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Proc Natl Acad Sci U S A. 1994 Apr 12;91(8):3448-52.

SPARC (secreted protein acidic and rich in cysteine) regulates endothelial cell shape and barrier function.

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  • 1Department of Medicine, Veterans Affairs Medical Center, Baltimore, MD.

Abstract

SPARC (secreted protein acidic and rich in cysteine) can be selectively expressed by the endothelium in response to certain types of injury and induces rounding in adherent endothelial cells in vitro. To determine whether SPARC might influence endothelial permeability, we studied the effect of exogenous SPARC on the movement of 14C-labeled bovine serum albumin across postconfluent bovine pulmonary artery endothelial cells. SPARC increased (P < 0.02) transendothelial albumin flux in a dose-dependent manner at concentrations > or = 0.5 microgram/ml. At a fixed dose (15 micrograms/ml), exposure times > or = 1 h augmented (P < 0.005) albumin flux by 1.3- to 3.6-fold; this increase was blocked by anti-SPARC antibodies but not by inhibition of protein synthesis. Barrier dysfunction was not associated with loss of cell viability. Monolayers exposed to SPARC exhibited a rounded morphology and intercellular gaps. Prior stabilization of F-actin with phallicidin protected against the changes in barrier function (P = 0.0001) that were otherwise induced by SPARC. Bovine aortic and retinal microvascular endothelia also responded to SPARC. We propose that SPARC regulates endothelial barrier function through F-actin-dependent changes in cell shape, coincident with the appearance of intercellular gaps, that provide a paracellular pathway for extravasation of macromolecules.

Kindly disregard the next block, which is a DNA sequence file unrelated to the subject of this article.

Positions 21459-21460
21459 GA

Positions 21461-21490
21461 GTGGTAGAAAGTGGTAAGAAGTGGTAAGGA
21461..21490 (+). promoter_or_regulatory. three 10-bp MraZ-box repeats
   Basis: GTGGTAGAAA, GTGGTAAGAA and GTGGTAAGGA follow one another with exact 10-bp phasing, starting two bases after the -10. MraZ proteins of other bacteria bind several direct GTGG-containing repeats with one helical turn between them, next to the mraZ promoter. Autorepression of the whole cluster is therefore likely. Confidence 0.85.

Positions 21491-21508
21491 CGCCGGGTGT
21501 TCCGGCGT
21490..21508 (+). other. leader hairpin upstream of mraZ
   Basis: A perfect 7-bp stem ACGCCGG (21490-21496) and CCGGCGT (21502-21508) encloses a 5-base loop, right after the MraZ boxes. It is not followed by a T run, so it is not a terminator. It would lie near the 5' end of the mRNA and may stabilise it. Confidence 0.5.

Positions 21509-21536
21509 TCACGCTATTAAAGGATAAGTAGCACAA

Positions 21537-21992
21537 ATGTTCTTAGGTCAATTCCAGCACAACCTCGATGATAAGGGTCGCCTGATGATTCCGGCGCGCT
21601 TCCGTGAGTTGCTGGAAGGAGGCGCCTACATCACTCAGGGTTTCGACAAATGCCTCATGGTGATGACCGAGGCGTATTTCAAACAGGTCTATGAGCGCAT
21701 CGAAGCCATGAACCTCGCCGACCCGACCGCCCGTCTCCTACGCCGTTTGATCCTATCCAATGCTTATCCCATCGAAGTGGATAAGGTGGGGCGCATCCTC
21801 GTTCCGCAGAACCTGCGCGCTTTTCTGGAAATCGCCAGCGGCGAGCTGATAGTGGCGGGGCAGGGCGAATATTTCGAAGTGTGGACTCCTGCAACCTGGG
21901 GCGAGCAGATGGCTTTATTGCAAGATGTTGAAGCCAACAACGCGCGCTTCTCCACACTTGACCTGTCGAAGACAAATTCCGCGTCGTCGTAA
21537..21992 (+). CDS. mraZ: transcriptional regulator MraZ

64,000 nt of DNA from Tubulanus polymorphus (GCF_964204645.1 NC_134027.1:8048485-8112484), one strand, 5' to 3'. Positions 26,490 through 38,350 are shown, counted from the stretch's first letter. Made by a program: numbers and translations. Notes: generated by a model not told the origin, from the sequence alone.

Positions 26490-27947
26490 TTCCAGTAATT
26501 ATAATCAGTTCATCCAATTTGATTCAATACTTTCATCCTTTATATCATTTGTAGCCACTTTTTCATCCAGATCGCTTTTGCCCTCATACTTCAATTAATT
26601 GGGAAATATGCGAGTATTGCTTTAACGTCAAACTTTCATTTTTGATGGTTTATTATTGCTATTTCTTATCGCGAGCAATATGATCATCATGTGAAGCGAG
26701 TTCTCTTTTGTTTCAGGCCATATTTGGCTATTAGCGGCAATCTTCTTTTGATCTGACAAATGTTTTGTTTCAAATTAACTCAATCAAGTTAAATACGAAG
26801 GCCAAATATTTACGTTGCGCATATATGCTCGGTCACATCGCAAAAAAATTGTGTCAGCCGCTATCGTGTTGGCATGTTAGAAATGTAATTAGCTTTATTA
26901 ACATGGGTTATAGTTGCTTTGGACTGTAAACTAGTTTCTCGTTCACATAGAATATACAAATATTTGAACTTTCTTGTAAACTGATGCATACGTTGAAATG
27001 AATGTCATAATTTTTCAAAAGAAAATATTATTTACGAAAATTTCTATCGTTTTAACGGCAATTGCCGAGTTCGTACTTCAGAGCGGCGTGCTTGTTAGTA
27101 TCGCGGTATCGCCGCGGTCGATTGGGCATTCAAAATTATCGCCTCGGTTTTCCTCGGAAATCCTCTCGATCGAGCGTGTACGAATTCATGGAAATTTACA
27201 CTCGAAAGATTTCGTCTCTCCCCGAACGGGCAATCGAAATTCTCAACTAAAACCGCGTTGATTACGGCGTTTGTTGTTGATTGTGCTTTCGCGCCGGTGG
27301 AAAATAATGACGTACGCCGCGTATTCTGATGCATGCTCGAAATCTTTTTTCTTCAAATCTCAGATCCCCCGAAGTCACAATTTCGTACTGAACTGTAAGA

PMID:
8159767
PMCID:
PMC43594
[PubMed - indexed for MEDLINE]
Free PMC Article
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